NASA’s Curiosity rover, which landed in Mars’ Gale Crater in August 2012, continued to make stunning discoveries about the nature of our closest planetary neighbor. Most recently, data from the rover discerned that Gale Crater was once filled by a lake. In addition, AmericaSpace’s Ken Kremer wrote on Dec. 17 that Curiosity had “made a double dose of exciting discoveries on Mars by detecting a short-term, tenfold spike in atmospheric methane, the simplest organic compound, and also making the first definitive detection of a more complex organic molecule in a rock-powder sample gathered by the robot’s high-speed drill at Gale Crater.”

Curiosity’s hi tech ‘hand’ and percussion drill hovers above 2nd bore hole at Cumberland mudstone rock after penetrating laser blasting to expose chemical composition and unlock secrets of ancient flow of Martian water. Note the row of small pits next to the 0.6 inch (16 mm) diameter hole. Photo mosaic assembled from high resolution Mastcam images on May 21, 2013, Sol 281. Credit: NASA/JPL-Caltech/MSSS/Ken Kremer (kenkremer.com)/Marco Di Lorenzo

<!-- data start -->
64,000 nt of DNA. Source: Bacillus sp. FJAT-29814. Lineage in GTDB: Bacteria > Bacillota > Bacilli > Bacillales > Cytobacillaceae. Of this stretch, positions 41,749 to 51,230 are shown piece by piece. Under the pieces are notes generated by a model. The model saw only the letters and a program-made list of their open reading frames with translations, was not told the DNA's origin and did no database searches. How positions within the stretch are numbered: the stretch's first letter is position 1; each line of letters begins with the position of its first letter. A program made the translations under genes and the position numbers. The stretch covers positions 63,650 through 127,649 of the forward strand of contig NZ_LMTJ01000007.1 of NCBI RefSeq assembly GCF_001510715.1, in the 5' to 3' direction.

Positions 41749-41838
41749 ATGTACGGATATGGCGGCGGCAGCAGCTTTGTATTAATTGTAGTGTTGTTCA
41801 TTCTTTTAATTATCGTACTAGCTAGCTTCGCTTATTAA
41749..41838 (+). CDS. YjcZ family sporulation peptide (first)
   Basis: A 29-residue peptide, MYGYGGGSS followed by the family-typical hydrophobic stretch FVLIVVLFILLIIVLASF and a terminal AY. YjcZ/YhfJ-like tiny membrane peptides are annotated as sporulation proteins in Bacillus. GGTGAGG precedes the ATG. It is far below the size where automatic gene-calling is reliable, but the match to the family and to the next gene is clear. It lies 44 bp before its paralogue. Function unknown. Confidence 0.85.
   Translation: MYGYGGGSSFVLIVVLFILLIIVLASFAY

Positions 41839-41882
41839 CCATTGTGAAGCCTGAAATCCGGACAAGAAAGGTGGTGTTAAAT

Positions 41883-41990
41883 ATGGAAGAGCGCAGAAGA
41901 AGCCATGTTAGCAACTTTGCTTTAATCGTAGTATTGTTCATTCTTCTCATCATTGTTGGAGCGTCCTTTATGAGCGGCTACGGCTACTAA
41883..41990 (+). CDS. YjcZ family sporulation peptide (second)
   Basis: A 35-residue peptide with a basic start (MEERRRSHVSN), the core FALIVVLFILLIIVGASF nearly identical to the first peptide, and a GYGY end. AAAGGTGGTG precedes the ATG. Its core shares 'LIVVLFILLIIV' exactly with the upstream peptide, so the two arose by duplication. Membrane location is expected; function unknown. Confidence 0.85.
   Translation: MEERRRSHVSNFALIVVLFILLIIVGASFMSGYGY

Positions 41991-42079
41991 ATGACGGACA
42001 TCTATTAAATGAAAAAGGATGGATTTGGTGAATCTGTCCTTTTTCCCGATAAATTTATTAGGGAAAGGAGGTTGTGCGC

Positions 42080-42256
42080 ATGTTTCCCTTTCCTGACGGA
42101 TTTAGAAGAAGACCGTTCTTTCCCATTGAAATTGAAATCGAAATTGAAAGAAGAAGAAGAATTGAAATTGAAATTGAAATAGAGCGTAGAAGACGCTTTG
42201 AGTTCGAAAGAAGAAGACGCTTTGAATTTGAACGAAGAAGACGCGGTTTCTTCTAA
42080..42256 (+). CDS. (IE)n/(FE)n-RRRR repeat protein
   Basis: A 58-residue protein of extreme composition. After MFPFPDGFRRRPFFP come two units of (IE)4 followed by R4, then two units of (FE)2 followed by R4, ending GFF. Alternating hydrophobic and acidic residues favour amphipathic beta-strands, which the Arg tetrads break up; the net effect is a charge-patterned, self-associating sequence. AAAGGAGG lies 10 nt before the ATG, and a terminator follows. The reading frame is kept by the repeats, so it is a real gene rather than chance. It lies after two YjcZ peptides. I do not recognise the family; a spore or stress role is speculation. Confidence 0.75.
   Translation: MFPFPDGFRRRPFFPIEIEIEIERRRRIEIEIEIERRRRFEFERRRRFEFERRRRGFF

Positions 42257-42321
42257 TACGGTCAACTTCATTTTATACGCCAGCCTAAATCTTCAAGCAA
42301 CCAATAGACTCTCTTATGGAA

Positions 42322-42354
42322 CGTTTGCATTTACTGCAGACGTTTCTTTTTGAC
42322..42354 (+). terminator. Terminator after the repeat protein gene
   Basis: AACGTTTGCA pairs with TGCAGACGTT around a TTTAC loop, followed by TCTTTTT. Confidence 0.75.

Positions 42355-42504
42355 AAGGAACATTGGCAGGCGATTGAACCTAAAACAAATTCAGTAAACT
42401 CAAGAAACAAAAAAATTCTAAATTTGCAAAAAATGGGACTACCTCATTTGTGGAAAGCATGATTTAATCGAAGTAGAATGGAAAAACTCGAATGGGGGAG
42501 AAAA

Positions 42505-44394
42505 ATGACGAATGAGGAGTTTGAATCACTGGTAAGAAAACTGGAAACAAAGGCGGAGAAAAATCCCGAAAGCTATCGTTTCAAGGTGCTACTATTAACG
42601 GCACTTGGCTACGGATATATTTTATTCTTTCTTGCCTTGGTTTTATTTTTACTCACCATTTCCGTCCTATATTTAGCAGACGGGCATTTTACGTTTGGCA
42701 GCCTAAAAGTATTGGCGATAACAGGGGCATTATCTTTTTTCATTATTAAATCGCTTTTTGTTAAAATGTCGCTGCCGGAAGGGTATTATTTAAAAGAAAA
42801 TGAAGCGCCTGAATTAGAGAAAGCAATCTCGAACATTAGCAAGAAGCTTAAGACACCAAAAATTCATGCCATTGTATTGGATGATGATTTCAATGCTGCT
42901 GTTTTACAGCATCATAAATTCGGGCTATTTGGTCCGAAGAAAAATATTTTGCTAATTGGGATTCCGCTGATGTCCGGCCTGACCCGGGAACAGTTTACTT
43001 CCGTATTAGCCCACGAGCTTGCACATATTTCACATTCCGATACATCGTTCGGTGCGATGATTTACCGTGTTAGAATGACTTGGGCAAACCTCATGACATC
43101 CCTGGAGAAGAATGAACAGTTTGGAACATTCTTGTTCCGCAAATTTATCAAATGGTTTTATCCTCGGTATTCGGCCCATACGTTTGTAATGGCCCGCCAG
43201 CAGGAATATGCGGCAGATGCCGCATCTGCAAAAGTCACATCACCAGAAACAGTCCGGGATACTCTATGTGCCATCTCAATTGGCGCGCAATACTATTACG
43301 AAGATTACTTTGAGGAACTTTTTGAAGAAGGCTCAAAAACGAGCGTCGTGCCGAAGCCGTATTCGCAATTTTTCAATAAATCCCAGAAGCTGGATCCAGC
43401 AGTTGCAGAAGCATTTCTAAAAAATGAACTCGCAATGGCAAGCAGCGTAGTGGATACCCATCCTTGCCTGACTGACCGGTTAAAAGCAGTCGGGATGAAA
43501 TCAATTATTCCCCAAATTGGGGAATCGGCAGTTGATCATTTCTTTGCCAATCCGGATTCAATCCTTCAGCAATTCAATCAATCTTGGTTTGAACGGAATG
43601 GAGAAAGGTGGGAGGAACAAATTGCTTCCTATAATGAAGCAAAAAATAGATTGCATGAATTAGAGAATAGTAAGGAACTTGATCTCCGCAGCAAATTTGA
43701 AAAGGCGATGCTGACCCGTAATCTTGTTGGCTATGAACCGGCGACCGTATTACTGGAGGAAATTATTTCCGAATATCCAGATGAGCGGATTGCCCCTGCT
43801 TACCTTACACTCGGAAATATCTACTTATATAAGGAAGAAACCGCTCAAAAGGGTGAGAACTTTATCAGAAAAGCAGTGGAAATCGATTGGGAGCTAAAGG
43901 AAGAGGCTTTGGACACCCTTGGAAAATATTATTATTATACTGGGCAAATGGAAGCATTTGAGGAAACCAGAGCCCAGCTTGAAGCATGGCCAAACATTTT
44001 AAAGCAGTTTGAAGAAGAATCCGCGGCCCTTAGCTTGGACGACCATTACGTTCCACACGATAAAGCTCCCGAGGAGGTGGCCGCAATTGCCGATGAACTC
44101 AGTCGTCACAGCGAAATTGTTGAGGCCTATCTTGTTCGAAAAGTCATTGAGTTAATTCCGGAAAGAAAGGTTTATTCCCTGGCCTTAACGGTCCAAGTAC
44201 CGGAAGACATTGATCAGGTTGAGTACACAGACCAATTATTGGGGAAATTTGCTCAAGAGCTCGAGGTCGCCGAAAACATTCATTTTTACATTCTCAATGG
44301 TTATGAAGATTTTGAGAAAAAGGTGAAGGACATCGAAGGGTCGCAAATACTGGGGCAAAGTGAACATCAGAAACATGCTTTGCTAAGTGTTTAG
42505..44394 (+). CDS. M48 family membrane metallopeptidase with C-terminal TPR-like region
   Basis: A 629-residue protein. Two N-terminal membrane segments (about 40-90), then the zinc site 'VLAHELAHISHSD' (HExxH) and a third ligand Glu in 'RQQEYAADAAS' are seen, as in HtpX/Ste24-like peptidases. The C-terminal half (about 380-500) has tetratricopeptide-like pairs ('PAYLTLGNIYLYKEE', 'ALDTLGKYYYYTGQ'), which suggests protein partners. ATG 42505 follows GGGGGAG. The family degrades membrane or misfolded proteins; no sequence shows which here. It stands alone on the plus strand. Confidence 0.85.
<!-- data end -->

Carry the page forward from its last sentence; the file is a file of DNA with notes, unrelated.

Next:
Curiosity’s high-tech “hand” and percussion drill hovers above second bore hole at Cumberland mudstone rock after penetrating laser blasting to expose chemical composition and unlock secrets of ancient flow of Martian water. Note the row of small pits next to the 0.6 inch (16 mm) diameter hole. Photo mosaic assembled from high resolution Mastcam images on May 21, 2013, Sol 281. Credit: NASA/JPL-Caltech/MSSS/Ken Kremer (kenkremer.com)/Marco Di Lorenzo

NASA’s New Horizons spacecraft received a “wake up call” in December in preparation for its historic January 2015 encounter with the distant, mysterious Pluto. As of Dec. 28, NASA’s Juno spacecraft is 554 days from reaching its target, Jupiter; it is scheduled to enter the gas giant’s orbit on July 5, 2016. According to NASA, at present time it is approximately 350 million miles (565 million kilometers) from Earth and in excellent shape.

NASA’s Cassini spacecraft also celebrated 10 years of operation, having “revolutionized our understanding of the Saturnian system,” according to AmericaSpace writer Paul Scott Anderson; it continues to return data concerning the gas giant. Messenger, NASA’s Mercury-orbiting spacecraft, has entered its final year of operation and recently imaged ice near the planet’s North Pole, unexpected since the planet is the closest in the Solar System to the fiery Sun.

Remembering Those Who Have Departed

We continue to remember the lives and careers of astronauts Dale Gardner, William Pogue, Henry “Hank” Hartsfield, and Steven Nagel, who passed away in 2014. One of ESA’s first astronauts, Holland’s Wubbo Ockels, also passed away this year; cosmonaut Valery Kubasov, who flew several missions including the first international “handshake,” 1975’s Apollo-Soyuz Test Project, passed away in February.

As we enter 2015, which will be rife with new manned spaceflight duration records, we will remember these intrepid space travelers.